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March 17, 2009

Pre-K Painted Yellow

John Stossel's recent attack on voluntary public preschool has all the indicators of Yellow Journalism. I almost feel like I shouldn't respond to Stossel's arguments against publicly funded pre-k, but I feel that, just in case you were sucked in by the shrill discourse in his recent story, I should give you a handrail to hold on to as you climb out of the muck Mr. Stossel has raked.

Here are the major challenges mentioned in Stossel's piece and grounded policy responses to them:

The movement for universal pre-k is another example of government intrusion into private matters; parents are responsible for early education of children. Comprehensive government reform in K-12 failed so this will fail too.

    • Universal pre-k is not an  instruction into private matters at the family level because it is entirely voluntary. On a financial level, the cost of paying for public pre-k is far outweighed  by its benefits to the family and the community.

    • The public pre-k movement is grounded in the push for higher quality care for young children, especially for the almost 75% of children already enrolled in early childhood settings.

This country needs more businesses succeeding, not fewer of them, and government-funded pre-k takes private providers out of business.

    • The libertarian argument against public pre-k is most soundly beaten by the argument that the benefit to the country is greater than the benefit to the family. The public education system was founded because individuals would never invest in their own children's education at a rate that would benefit the nation.  It is also a financial nightmare for parents to try to pay for the type of education they would choose. Also, expanding the pre-k market will increase public awareness of pre-k's importance, thereby helping all kinds of programs, both public and private.

    • The market based approach assumes that privately owned pre-k would create better experiences. However, over the past thirty years that has yet to happen. In fact, the poor and middle class are priced out of what would be the basic level of service offered in public settings.  By increasing access to public pre-k states would force private pre-k to increase quality or lose money. Many states have measures that would allow private pre-k providers to receive state money after meeting certain quality indicators.

Pre-k advocates talk as if it is the solution to all education ills – you are over-selling the benefits. Comprehensive government reform in K-12 failed so this will fail too.

    • Public pre-k should be part of an overall effort at improving quality in education. There are numerous quality indicators discussed in public pre-k circles. If these indicators were a part of the K-12 debate, we would have much different discussions about accountability and what constitutes a quality education.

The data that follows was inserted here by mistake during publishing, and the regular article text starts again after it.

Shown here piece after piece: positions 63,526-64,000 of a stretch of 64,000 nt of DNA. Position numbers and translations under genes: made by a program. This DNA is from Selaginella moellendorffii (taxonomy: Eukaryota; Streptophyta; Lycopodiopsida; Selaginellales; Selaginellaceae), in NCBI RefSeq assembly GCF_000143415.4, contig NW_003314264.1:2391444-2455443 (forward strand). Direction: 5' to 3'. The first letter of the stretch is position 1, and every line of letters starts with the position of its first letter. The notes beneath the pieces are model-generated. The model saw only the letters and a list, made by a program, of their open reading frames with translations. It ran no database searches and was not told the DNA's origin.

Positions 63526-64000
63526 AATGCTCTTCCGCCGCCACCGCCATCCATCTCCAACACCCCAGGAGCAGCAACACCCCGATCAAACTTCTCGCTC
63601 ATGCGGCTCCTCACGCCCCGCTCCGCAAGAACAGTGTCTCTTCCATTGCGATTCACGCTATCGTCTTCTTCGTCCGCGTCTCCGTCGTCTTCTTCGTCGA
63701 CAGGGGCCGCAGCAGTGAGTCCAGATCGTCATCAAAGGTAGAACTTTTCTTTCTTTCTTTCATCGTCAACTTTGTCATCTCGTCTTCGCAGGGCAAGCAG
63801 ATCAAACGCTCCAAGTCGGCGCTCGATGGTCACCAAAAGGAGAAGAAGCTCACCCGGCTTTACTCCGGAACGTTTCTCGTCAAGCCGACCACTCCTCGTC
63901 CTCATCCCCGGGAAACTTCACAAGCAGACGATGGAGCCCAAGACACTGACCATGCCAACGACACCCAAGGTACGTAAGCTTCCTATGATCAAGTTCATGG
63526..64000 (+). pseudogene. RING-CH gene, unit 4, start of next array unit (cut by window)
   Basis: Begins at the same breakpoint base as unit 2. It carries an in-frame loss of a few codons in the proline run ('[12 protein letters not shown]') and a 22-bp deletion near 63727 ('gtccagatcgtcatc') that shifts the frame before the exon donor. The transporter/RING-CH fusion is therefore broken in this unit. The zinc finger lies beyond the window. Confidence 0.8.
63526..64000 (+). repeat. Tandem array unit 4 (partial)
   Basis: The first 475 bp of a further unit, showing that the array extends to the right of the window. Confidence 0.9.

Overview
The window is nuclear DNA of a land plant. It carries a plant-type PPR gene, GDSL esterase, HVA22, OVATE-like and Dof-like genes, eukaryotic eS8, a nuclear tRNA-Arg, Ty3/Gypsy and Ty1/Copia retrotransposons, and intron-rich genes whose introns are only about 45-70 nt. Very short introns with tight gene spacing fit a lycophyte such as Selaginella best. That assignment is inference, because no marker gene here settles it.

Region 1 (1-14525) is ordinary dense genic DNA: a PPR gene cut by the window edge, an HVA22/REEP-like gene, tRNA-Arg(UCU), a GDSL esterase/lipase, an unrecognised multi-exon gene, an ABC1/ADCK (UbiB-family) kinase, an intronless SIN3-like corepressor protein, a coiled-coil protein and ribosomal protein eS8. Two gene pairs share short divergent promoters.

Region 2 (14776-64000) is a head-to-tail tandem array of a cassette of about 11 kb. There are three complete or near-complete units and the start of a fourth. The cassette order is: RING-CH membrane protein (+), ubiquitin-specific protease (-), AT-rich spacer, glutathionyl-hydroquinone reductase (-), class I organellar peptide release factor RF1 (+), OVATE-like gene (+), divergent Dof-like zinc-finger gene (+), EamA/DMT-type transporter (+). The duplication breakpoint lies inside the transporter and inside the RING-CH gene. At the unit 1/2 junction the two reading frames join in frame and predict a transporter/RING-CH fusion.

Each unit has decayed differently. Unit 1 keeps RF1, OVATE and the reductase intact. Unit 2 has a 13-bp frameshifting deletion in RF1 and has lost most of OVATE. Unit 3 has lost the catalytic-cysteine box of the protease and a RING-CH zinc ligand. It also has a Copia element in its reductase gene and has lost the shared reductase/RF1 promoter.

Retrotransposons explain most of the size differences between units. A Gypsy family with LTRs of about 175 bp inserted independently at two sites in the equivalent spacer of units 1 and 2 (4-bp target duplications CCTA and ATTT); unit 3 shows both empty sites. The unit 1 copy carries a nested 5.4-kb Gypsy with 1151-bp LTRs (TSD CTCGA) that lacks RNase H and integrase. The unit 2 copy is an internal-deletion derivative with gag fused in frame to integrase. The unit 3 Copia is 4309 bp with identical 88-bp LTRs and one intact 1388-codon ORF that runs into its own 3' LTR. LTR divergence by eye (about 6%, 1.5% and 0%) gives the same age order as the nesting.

• Pre-k research is not only made up of these three studies. The Perry, ABC, and Chicago studies are seminal works in a broad and deep world of research on the benefits of pre-k that have taken place over the course of 40 years. Some other studies include studies by the National Institute for Early Education Research (NIEER), the Early Childhood Longitudinal Study (ECLS) conducted by the National Center for Educational Statistics (NCES), as well as studies conducted by states of their implementation of universal preschool including Georgia and Oklahoma.

    • This argument is just silly but here is a little quote from the ASCD blog Inservice , "The place to fix the 9th grade problem is in preschool, he reiterated. 'The hill gets higher as we climb it . . . It is time to see the problem as the moral and ethical issue it is.' This is not a new argument. If you want to "fix" public education start by providing high quality experiences from the beginning and follow those with effective instruction all the way through.

Parents are responsible for early education of children.

    • Parents are the first and most important teachers. Every public pre-k teacher in the country would likely tell you the same thing. In fact, we communicate more with parents than any other grade level often conducting home visits as well as parent conferences in order to better meet the needs of every student.

You may remember the inflammatory
Besharov and Call op-ed in the New York Times I wrote about recently. Ideological politics does not offer a valid argument against pre-k when it comes to the pragmatic need to help kids. At no time in these arguments are alternatives offered to what organizations like Pre-K Now propose. These types of attacks do not aim to help kids, they aim to help an argument. I challenge the Reason Foundation or any other organization to come up with a better way for parents to prepare kids for their future than the option of preschool. Libertarian organizations like the Reason Foundation believe parents should raise their own kids and not expect the government to do it. I agree in theory, but this is an ideological view point. If both parents didn't need to work to feed their family and provide them health care, it might be a great preschool solution. I challenge them to offer something, anything, besides suggesting parents should stay home and not work to support their families, because this argument is not grounded in reality.


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